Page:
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Wednesday, February 15, 2012

Bringing Up Baby: Papa to Mama Hajimemashita

Papa to Mama Hajimemashita
Also written as: パパとママはじめました。
Author: Ichikawa Shou
Originally serialized in: Shoujo Comic; tankoubon published by Shogakukan.

Class rep Mochida thinks life is pretty easy, even if she has to put up with the lazy good-for-nothing Yuushi at school. But suddenly, it turns out Yuushi is her next door neighbor - and he has a surprise waiting on his doorstep. When Mochida finds herself taking care of baby with the most least likely person she knows, will it just be a babysitting affair or might it turn into something more? When the baby's mother returns, their new relationship will certainly be tested.

I have to thank my sister for this one, because she pretty much pushed me at it and ordered me to read, perhaps knowing I'm a sucker for one-volume shoujo manga like these. And let me tell you, this one is totally cute. Mochida is the kind of shoujo protagonist I love to read about, and her sudden romance with her quirky next-door neighbor Yuushi is absolutely wonderful. Add into the mix a baby left on Yuushi's doorstep with no one to look after the poor thing, and you have an instant shojo favorite, all wrapped up in one volume but still mighty tasty by itself.

Read the rest of my review beyond the jump!

There is nothing terrifically original about Ichikawa Shou's usage of abandoning a baby on the doorstep of a random stranger (at first), but Shou turns it entertaining enough when the people assigned to take care of the baby through fate alone ends up being Mochida, the class rep, and Yuushi, the class slacker. Two characters already antagonized by their own nature having to raise a baby together for who knows how long? Yep, it's a shoujo comic all right. 

Despite their clashing personalities, Mochida and Yuushi actually end up hitting it off surprisingly well as they raise the baby Soushi by themselves (naturally, both of their parents are conveniently away – we wouldn't want a little thing like adult interference to get in the way of budding romance, would we?).

Usually, babies in literature – graphic novels or otherwise – irritate the heck out of me. But not Soushi! It helps that he does not dominate the story or do the cutesy-wutesy things that authors make babies do to make them more endearing to the reader. Really, babies are pretty adorable by themselves; they don’t require authorial assistance on that end! And it helps that Yuushi is absolutely sweet and endearing when interacting with Soushi; it’s no wonder that Mochida starts to fall for him so quickly.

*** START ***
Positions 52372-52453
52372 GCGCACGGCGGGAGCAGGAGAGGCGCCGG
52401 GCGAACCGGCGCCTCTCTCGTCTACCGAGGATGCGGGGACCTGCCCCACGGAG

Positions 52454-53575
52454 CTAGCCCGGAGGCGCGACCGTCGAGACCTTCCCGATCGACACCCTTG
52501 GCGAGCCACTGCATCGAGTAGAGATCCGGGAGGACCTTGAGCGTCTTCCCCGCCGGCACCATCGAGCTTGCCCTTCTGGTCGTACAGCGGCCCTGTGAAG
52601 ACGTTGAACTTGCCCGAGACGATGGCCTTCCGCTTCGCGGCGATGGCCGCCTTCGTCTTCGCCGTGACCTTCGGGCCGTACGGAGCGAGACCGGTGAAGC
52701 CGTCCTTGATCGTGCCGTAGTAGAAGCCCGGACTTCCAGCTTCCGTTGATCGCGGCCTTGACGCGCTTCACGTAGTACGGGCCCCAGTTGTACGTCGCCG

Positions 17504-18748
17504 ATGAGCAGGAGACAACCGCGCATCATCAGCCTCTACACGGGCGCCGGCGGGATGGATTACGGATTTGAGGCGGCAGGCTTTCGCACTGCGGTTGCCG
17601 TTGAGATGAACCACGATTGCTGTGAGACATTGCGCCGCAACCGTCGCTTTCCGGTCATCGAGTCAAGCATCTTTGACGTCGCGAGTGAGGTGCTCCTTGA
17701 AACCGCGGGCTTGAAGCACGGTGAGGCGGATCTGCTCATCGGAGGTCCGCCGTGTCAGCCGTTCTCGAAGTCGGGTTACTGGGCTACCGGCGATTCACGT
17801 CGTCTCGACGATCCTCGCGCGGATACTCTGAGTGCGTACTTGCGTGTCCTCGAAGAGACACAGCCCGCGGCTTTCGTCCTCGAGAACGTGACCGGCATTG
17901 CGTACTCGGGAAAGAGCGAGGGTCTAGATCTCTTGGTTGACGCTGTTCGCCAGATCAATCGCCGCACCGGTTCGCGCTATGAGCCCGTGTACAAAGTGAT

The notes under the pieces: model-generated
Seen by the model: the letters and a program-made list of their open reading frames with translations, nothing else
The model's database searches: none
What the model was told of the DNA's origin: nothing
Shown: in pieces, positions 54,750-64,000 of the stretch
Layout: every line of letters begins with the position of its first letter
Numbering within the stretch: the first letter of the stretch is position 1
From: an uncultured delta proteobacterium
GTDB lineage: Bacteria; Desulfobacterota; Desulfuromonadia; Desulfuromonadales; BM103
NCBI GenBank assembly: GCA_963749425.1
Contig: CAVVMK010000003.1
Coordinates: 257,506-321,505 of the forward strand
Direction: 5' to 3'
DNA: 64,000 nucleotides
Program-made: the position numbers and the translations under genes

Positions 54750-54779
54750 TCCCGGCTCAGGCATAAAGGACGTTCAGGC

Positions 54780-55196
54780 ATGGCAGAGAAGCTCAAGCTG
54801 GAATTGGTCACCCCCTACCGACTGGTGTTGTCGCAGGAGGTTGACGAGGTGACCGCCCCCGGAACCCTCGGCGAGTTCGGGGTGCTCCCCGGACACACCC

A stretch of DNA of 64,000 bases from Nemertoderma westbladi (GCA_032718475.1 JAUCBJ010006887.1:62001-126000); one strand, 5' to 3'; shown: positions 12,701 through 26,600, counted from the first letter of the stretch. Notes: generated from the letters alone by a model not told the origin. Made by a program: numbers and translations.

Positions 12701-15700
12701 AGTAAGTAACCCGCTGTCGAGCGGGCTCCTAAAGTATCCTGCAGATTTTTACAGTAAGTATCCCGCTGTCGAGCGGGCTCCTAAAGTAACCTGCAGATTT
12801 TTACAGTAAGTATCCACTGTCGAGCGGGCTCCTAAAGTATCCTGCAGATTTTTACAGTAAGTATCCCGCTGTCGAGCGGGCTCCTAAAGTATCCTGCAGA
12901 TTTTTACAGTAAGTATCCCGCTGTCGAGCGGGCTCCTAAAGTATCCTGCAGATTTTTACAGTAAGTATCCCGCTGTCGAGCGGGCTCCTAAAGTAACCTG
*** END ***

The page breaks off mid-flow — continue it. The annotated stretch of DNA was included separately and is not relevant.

The main focus of Papa to Mama, however, is not the baby, but rather the ‘papa’ and ‘mama’, Yuushi and Mochida, who must struggle with the sudden burden of a child between them as well as the reality that someday, Soushi’s mother will come back for her child and the three of them will have to part ways. Yuushi and Mochida seem like a totally unlikely couple at first, but the more time they spend together, the more it becomes obvious how made for each other they are. 

Readers might be put off but how quickly Mochida comes into realization of her true feelings – but considering this isn’t exactly a twenty-plus volume tearjerker series, it’s not surprising that manga-ka Shou doesn’t waste time in getting to the “I think I love him” part of the relationship.

The best part about Mochida and Yuushi being together is the changes Yuushi unconsciously brings about Mochida, who before didn’t really care about how people saw her. Suddenly, she wants to look cute for this boy who she loves, and the idea of being cute doesn’t faze like it once did. Also, Yuushi makes her realize that she is cute, which is rather something for someone whose self-esteem isn’t exactly the highest. 

Mochida has always prided herself on her intelligence, but it is being around Yuushi that makes her realize that she’s beautiful as well, inside and out. There’s nothing wrong with femininity if it is empowering, and it does seem to empower Mochida to confess to Yuushi her feelings – not long before the expected arrival of Soushi’s mother comes into play. I won’t spoil that happens at that point, but it is actually rather amusing, and Soushi’s mother is not the kind of person you might expect her to be (in a good way!).

And because I said so, a little License Line plea if I please: this should be licensed! It’s cute, warm, and at one volume isn’t a huge investment compared to most shoujo series out there. The artwork is fresh and inviting and the characters hugely entertaining. It moves a little fast – I would have loved forty more pages – but considering all the above points, it’s hard to not feel a little love for Mochida and Yuushi’s sudden domestic debacle and the romance that springs up because of it. 

Mama to Papa is an easy, engaging read that will certainly look inviting to fans of titles like Aishiteruze Baby and Daa! Daa! Daa!, both titles where younger people suddenly have to take care of children and the story that comes out of it. Viz Media, you listening? Papa to Mama is a title you should take notice of! I personally am looking forward to reading more of Ichikawa Shou if they are as cute as this one.